Dialogue, while potentially useful, will not in itself be enough. Undoubtedly, many in government as well as many civilians who have borne the brunt of al-Shabab violence will find such engagement unpalatable. The authorities will thus have to keep working to deliver benefits to the population, particularly to victims of conflict, for example by scaling up humanitarian and development assistance. This task will be easier if the conflict can be scaled down through dialogue with insurgents. But the authorities will also need to think about what they can do not just to kill insurgents but also to apprehend and punish those whom they identify as the worst perpetrators of violence against civilians. Hence, even if dialogue achieves the surrender and rehabilitation of lower-ranking al-Shabab fighters, the public will have some sense that justice is being served for the atrocities they have endured. As it stands, the authorities need to do more on this front: they are capturing many insurgents but prosecuting few.
Regional collaboration is also crucial. The Mozambican government and its partners must step up their efforts - both individual and cooperative - to dismantle the financial, recruitment, training and IED proliferation cells linked to ISIS in East Africa. Research by Crisis Group shows that suspected jihadist and criminal networks operating in South Africa are channelling significant funds into the region. Criminal investigators there have started to identify suspects, including people from East Africa and the Horn, who have sent money to individuals with ties to ISIS in Kenya. Financial investigators in a few countries have gathered evidence that recipients have passed the money on to others, including militants involved in the Kampala attacks, but also people in the DRC, Tanzania and Mozambique. Somali and intelligence sources in the region report that the ISIS-linked faction in Puntland have been training Mozambican commanders.
States on the eastern side of the continent need to work together better to mitigate the ISIS threat, as collaboration to date has been poor. While the SADC is setting up a counter-terrorism centre in Tanzania to facilitate cooperation on, among other things, dismantling ISIS networks in member state jurisdictions, this organ will need information about related ISIS cells from the authorities in non-SADC states such as Uganda, Rwanda, Kenya and Somalia, among others. The African Union should accordingly look to ease communication between SADC member states' law enforcement and judicial bodies and their counterparts in other regions, such as the Horn and East Africa, which face the same transnational threat. Ideally, it would develop, in consultation with the SADC, Intergovernmental Authority on Development and East African Community, a shared transnational threat assessment, which they can then all use to develop appropriate, collective tactical responses.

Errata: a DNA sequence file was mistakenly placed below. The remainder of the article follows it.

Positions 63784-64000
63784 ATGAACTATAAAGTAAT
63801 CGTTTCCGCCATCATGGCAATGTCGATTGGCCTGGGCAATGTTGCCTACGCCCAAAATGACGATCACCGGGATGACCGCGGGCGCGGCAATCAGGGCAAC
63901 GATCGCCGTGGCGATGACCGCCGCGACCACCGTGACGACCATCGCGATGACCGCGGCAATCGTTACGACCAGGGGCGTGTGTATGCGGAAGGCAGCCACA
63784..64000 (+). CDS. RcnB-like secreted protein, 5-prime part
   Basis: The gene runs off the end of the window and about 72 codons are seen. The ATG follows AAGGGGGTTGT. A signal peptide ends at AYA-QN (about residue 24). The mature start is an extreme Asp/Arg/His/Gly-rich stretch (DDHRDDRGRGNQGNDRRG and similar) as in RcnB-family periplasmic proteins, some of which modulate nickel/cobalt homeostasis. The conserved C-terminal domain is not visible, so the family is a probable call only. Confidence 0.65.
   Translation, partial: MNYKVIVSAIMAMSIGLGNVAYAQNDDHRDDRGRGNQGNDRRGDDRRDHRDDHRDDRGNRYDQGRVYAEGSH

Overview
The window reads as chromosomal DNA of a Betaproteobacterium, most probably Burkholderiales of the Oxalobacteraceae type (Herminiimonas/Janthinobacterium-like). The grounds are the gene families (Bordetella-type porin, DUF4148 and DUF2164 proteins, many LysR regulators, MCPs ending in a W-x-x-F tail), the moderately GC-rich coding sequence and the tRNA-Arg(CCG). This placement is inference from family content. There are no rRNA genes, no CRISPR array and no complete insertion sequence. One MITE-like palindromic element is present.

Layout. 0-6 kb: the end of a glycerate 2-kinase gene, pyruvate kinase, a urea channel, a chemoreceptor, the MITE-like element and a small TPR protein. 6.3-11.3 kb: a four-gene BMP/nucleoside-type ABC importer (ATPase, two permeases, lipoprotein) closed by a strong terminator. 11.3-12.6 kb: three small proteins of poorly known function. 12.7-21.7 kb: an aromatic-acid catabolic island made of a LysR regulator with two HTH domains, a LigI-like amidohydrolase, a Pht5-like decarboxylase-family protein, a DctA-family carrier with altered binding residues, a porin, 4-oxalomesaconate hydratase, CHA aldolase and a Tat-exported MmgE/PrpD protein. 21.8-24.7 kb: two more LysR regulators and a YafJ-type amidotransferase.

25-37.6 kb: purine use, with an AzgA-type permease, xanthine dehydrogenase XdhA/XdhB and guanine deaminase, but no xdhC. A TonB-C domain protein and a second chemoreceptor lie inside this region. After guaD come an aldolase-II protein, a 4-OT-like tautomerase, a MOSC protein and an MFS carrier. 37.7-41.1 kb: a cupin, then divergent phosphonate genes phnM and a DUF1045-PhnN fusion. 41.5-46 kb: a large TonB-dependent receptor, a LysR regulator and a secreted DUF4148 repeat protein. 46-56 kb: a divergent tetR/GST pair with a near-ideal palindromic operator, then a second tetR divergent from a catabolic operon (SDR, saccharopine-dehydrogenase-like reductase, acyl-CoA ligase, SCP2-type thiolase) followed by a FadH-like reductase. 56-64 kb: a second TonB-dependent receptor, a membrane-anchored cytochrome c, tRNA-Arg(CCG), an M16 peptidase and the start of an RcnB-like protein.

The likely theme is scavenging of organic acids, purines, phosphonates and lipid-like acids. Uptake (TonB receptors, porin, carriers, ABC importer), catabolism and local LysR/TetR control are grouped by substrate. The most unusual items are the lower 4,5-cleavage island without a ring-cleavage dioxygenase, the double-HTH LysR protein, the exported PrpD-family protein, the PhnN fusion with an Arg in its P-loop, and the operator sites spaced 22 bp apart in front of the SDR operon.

Meanwhile, international military pressure on the insurgency will continue to be required. The SADC and the Rwandan authorities are now soliciting financial support to maintain their operations. While the EU has signalled that it would be willing to chip in to support SAMIM via its new funding mechanism, the European Peace Facility, Brussels is unlikely to want to foot the entire bill, as it has been doing for the AU's mission in Somalia, now in its fourteenth year. Some European officials are also more in favour of supporting SAMIM, which has a regional mandate, than the Rwandan deployment, which they see as a bilateral matter for Maputo to manage privately. As such, the AU should step forward to at least help the SADC raise funds from other sources for SAMIM, which is facing resource and capacity issues. On their own, beefed-up deployments will still likely not be enough to vanquish the insurgency, but they will be able to keep denying the insurgents the space they would need to rebound in Cabo Delgado.
The conflict in northern Mozambique, now approaching its fifth year, is among the gravest threats to peace and stability on the continent. Mozambique and its neighbours in southern Africa as well as the Rwandan military have had a significant impact in stemming an insurgency that ISIS has claimed as its own. Yet military operations by themselves are unlikely to eradicate a rebellion that has grown out of grievances felt deeply by large sections of Cabo Delgado's youth. Al-Shabab elements are likely to embrace ISIS and seek its support to keep mounting disruptive attacks in their home province and possibly elsewhere in the country's north. Humanitarian and development aid money has started to cool tensions on the ground. It may dissuade some young men from taking up arms, but not enough of them. Without government efforts to address the insurgency's political roots, especially through dialogue, the civilian population of Cabo Delgado will probably have to live through a prolonged period of conflict.